•'s Allison Benedikt wrote that Taglit-Birthright Israel is partly to blame for the death of American IDF volunteer Max Steinberg. This is why she's wrong:
  • Israeli soldiers want you to buy them socks. And snacks. And backpacks. And underwear. And pizza. So claim dozens of fundraising campaigns launched by American Jewish and Israeli charities since the start of the current wave of crisis and conflict in Israel and Gaza.
  • The sign reads: “Dogs are allowed in this establishment but Zionists are not under any circumstances.”
  • Is Twitter Israel's new worst enemy?
  • More than 50 former Israeli soldiers have refused to serve in the current ground operation in #Gaza.
  • "My wife and I are both half-Jewish. Both of us very much felt and feel American first and Jewish second. We are currently debating whether we should send our daughter to a Jewish pre-K and kindergarten program or to a public one. Pros? Give her a Jewish community and identity that she could build on throughout her life. Cons? Costs a lot of money; She will enter school with the idea that being Jewish makes her different somehow instead of something that you do after or in addition to regular school. Maybe a Shabbat sing-along would be enough?"
  • Undeterred by the conflict, 24 Jews participated in the first ever Jewish National Fund— JDate singles trip to Israel. Translation: Jews age 30 to 45 travelled to Israel to get it on in the sun, with a side of hummus.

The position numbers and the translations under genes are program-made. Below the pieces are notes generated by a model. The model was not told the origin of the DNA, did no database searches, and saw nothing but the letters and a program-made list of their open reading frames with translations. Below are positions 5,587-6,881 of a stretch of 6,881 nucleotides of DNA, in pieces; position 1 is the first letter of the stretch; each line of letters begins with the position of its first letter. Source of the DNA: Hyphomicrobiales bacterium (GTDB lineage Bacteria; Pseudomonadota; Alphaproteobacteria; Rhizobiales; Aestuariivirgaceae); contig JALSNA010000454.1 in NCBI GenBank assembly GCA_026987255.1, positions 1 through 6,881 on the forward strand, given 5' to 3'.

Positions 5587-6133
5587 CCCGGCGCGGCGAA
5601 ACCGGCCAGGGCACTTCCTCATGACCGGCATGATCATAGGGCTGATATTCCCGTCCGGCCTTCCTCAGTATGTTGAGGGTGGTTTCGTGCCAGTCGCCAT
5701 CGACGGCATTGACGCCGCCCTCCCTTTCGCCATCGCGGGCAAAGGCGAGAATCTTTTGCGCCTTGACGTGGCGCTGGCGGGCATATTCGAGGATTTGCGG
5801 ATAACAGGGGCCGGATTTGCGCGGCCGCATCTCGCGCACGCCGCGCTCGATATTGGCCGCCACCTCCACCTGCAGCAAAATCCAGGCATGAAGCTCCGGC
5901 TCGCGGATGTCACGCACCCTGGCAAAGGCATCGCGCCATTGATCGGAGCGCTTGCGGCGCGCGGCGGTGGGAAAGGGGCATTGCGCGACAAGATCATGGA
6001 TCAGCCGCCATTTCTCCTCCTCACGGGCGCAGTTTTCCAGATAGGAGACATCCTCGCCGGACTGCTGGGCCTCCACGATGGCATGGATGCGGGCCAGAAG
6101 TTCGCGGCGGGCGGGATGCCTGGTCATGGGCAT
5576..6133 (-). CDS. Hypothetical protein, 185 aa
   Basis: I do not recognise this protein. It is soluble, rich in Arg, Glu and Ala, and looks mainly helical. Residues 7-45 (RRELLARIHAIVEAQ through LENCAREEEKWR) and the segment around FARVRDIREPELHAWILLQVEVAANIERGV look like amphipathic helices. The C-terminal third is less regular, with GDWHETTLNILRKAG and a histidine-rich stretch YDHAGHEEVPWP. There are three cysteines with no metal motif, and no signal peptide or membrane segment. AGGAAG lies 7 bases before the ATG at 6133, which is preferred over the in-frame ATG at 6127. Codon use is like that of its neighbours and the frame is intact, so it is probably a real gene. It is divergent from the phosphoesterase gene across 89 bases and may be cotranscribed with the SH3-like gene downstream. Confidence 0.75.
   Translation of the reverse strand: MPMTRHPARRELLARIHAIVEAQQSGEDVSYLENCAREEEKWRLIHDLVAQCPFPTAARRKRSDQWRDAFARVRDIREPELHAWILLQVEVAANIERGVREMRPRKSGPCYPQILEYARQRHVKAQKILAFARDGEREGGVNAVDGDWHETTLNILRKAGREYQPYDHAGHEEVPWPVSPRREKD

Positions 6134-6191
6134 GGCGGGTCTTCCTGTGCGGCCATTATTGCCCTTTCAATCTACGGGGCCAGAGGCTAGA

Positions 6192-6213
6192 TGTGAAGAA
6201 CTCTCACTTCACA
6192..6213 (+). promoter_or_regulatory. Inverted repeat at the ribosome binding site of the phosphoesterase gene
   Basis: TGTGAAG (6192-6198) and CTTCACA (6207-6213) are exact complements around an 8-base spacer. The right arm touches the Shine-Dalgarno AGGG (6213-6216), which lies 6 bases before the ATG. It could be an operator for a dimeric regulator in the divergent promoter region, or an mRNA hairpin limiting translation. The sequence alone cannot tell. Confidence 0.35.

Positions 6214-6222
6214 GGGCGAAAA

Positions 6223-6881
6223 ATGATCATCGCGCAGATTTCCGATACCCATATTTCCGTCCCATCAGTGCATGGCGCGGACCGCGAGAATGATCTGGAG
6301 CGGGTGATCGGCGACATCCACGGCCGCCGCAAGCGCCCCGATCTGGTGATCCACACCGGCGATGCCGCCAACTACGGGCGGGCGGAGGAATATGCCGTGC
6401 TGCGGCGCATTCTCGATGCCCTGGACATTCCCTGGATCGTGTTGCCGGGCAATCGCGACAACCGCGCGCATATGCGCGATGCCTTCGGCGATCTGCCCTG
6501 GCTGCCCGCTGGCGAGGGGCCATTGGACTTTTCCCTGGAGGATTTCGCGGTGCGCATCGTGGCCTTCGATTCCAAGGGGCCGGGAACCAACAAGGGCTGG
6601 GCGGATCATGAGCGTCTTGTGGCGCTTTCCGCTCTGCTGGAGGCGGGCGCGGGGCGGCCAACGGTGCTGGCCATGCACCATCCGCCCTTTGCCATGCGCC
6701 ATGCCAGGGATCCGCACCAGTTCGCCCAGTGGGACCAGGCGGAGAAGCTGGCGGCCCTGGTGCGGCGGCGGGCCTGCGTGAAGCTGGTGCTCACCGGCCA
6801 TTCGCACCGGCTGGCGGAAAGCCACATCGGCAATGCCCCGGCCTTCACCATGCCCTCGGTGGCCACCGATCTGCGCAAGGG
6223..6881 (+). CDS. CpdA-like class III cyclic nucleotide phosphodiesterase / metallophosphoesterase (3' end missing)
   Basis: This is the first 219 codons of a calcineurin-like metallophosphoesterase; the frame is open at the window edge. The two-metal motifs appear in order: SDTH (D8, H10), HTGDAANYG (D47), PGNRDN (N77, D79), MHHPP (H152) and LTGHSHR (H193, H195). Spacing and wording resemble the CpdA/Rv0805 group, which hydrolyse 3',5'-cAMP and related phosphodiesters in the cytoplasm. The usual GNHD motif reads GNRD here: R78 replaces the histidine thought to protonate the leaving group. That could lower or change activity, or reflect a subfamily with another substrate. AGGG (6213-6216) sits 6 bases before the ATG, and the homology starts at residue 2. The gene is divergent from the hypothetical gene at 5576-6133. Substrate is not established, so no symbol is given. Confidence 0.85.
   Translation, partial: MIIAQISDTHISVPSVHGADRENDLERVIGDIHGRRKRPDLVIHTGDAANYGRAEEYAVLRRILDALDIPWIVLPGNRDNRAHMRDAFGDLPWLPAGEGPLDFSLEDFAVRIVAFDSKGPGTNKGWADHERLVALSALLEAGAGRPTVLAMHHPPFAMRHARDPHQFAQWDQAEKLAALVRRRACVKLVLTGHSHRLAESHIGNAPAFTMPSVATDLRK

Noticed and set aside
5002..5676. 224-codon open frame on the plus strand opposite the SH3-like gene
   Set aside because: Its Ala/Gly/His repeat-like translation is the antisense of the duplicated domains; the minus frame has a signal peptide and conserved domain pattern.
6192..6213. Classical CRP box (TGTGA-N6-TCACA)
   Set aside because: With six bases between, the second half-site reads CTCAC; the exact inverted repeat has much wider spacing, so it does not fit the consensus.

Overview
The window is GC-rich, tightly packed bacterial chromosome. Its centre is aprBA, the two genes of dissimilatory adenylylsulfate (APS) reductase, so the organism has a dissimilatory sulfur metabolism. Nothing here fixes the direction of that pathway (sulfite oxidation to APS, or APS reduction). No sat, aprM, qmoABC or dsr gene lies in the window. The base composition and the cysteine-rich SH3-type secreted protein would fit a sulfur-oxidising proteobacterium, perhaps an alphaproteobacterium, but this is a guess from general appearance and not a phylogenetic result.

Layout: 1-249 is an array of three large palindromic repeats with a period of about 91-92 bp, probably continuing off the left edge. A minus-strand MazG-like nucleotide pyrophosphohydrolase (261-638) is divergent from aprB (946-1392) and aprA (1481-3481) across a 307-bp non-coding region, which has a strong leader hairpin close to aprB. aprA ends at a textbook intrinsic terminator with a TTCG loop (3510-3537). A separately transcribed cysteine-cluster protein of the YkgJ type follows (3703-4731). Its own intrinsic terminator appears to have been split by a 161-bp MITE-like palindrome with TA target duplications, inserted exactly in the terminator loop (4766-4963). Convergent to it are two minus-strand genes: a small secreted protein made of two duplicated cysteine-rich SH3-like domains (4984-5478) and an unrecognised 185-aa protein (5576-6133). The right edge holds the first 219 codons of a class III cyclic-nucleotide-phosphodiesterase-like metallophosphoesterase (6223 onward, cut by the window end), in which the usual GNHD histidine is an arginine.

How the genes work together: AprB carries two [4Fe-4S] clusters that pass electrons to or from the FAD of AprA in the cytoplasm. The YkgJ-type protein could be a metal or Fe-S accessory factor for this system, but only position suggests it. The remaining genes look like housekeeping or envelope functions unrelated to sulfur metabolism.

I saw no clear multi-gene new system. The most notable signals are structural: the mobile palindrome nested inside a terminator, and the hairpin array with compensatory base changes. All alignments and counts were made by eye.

• "It pains and shocks me to say this, but here goes: My father was right all along. He always told me, as I spouted liberal talking points at the Shabbos table and challenged his hawkish views on Israel and the Palestinians to his unending chagrin, that I would one day change my tune." Have you had a similar experience?
  • "'What’s this, mommy?' she asked, while pulling at the purple sleeve to unwrap this mysterious little gift mom keeps hidden in the inside pocket of her bag. Oh boy, how do I answer?"
  • "I fear that we are witnessing the end of politics in the Israeli-Palestinian conflict. I see no possibility for resolution right now. I look into the future and see only a void." What do you think?
  • from-cache

Would you like to receive updates about new stories?

We will not share your e-mail address or other personal information.

Already subscribed? Manage your subscription.